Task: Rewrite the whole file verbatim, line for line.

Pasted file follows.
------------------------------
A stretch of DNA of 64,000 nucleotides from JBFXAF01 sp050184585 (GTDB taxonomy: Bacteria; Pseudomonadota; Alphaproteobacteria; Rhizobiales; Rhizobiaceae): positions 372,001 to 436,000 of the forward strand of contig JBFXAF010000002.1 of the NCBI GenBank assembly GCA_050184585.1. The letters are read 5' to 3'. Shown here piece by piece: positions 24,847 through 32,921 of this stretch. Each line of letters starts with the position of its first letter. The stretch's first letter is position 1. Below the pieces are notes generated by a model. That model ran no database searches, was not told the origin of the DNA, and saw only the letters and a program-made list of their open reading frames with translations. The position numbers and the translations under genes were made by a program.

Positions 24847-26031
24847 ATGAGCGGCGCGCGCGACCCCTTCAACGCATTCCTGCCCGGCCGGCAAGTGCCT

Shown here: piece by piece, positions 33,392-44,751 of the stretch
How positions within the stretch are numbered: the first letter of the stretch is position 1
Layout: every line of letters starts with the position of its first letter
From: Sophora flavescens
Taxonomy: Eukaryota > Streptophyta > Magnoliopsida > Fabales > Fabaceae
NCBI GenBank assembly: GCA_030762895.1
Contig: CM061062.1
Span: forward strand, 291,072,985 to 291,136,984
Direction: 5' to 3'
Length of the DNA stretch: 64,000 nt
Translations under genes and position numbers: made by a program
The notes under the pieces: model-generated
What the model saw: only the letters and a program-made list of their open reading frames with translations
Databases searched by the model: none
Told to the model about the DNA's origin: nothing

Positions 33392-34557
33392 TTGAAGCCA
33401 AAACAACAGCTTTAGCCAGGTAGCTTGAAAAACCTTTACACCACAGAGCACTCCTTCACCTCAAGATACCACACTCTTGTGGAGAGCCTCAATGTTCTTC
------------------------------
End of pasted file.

A stretch of DNA of 64,000 nucleotides from JBFXAF01 sp050184585 (GTDB taxonomy: Bacteria; Pseudomonadota; Alphaproteobacteria; Rhizobiales; Rhizobiaceae): positions 372,001 to 436,000 of the forward strand of contig JBFXAF010000002.1 of the NCBI GenBank assembly GCA_050184585.1. The letters are read 5' to 3'. Shown here piece by piece: positions 24,847 through 32,921 of this stretch. Each line of letters starts with the position of its first letter. The stretch's first letter is position 1. Below the pieces are notes generated by a model. That model ran no database searches, was not told the origin of the DNA, and saw only the letters and a program-made list of their open reading frames with translations. The position numbers and the translations under genes were made by a program.

Positions 24847-26031
24847 ATGAGCGGCGCGCGCGACCCCTTCAACGCATTCCTGCCCGGCCGGCAAGTGCCT

Shown here: piece by piece, positions 33,392-44,751 of the stretch
How positions within the stretch are numbered: the first letter of the stretch is position 1
Layout: every line of letters starts with the position of its first letter
From: Sophora flavescens
Taxonomy: Eukaryota > Streptophyta > Magnoliopsida > Fabales > Fabaceae
NCBI GenBank assembly: GCA_030762895.1
Contig: CM061062.1
Span: forward strand, 291,072,985 to 291,136,984
Direction: 5' to 3'
Length of the DNA stretch: 64,000 nt
Translations under genes and position numbers: made by a program
The notes under the pieces: model-generated
What the model saw: only the letters and a program-made list of their open reading frames with translations
Databases searched by the model: none
Told to the model about the DNA's origin: nothing

Positions 33392-34557
33392 TTGAAGCCA
33401 AAACAACAGCTTTAGCCAGGTAGCTTGAAAAACCTTTACACCACAGAGCACTCCTTCACCTCAAGATACCACACTCTTGTGGAGAGCCTCAATGTTCTTC